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Newspaper Differentiation and Investments in Journalism: The Role of Tax Policy

Many countries levy reduced-rate indirect taxes on newspapers, with proclaimed policy goals of stimulating investment in journalism and ensuring low newspaper prices. However, by taking into account the fact that the media industry operates in two-sided markets, we find the paradoxical result that the consequences of a low-tax regime might be quite the opposite; low investments and high prices. We also show that the low-tax regime tends to increase newspaper differentiation. If the advertising market is relatively small, the newspapers might invest too little in journalism and be too differentiated from a social point of view. In this case a tax increase will be welfare-enhancing.

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Paper provided by Department of Economics, Norwegian School of Economics in its series Discussion Paper Series in Economics with number 16/2011.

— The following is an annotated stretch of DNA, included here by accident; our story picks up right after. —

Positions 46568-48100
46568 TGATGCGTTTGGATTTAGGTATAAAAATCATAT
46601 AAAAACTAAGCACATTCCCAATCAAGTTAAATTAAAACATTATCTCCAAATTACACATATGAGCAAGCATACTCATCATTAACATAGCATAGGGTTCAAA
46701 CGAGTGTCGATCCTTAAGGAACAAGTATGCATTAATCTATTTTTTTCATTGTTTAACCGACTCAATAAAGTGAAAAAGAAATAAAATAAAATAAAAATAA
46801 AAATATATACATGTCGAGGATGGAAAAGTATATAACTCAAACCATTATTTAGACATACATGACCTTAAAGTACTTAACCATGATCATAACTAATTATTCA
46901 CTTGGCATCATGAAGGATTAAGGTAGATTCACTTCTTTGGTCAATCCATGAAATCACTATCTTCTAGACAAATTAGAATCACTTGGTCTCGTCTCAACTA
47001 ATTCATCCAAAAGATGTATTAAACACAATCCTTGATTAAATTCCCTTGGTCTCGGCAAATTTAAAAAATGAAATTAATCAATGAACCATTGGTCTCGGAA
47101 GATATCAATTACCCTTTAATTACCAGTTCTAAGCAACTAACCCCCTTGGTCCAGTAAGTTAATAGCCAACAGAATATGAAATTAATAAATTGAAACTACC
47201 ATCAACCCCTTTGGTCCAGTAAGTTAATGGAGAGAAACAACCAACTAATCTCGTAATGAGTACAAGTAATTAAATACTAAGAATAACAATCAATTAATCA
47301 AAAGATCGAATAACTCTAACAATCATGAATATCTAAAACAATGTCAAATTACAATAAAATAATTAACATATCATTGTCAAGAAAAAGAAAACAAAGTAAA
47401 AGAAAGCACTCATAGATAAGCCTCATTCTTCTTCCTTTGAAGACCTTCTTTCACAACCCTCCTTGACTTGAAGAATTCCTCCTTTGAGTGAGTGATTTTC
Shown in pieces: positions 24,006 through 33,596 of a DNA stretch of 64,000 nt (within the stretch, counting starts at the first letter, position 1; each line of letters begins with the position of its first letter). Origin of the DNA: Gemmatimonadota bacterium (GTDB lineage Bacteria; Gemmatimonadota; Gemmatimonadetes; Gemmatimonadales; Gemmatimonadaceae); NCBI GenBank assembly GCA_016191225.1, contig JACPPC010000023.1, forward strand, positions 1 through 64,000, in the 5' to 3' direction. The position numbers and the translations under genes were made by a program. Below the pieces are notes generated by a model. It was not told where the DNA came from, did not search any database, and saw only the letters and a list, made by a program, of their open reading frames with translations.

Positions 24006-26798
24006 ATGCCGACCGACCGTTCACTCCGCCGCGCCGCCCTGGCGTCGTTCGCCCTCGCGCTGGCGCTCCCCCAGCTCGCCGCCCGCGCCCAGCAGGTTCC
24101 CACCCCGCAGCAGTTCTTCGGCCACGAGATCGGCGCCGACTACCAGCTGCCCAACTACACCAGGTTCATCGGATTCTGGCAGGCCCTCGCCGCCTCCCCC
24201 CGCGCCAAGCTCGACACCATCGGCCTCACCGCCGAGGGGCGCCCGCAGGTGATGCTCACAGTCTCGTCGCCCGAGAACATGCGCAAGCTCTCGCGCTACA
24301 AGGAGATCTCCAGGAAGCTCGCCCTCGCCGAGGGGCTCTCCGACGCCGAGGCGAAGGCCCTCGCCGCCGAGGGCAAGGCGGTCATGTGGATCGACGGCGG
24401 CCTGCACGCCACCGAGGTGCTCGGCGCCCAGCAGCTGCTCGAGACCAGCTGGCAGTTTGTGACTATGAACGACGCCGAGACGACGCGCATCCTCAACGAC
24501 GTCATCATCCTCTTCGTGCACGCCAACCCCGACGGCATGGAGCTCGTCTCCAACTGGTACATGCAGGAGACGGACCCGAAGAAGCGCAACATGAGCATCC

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Length: 26 pages
Date of creation: 08 Sep 2011
Date of revision:
Handle: RePEc:hhs:nhheco:2011_016
Contact details of provider: Postal:
NHH, Department of Economics, Helleveien 30, N-5045 Bergen, Norway

Phone: +47 55 959 277
Fax: 5595 9100
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    • Fullerton, Don & Metcalf, Gilbert E., 2002. "Tax incidence," Handbook of Public Economics, in: A. J. Auerbach & M. Feldstein (ed.), Handbook of Public Economics, edition 1, volume 4, chapter 26, pages 1787-1872 Elsevier.
  12. Matthew Gentzkow & Edward L. Glaeser & Claudia Goldin, 2004. "The Rise of the Fourth Estate: How Newspapers Became Informative and Why It Mattered," NBER Working Papers 10791, National Bureau of Economic Research, Inc.
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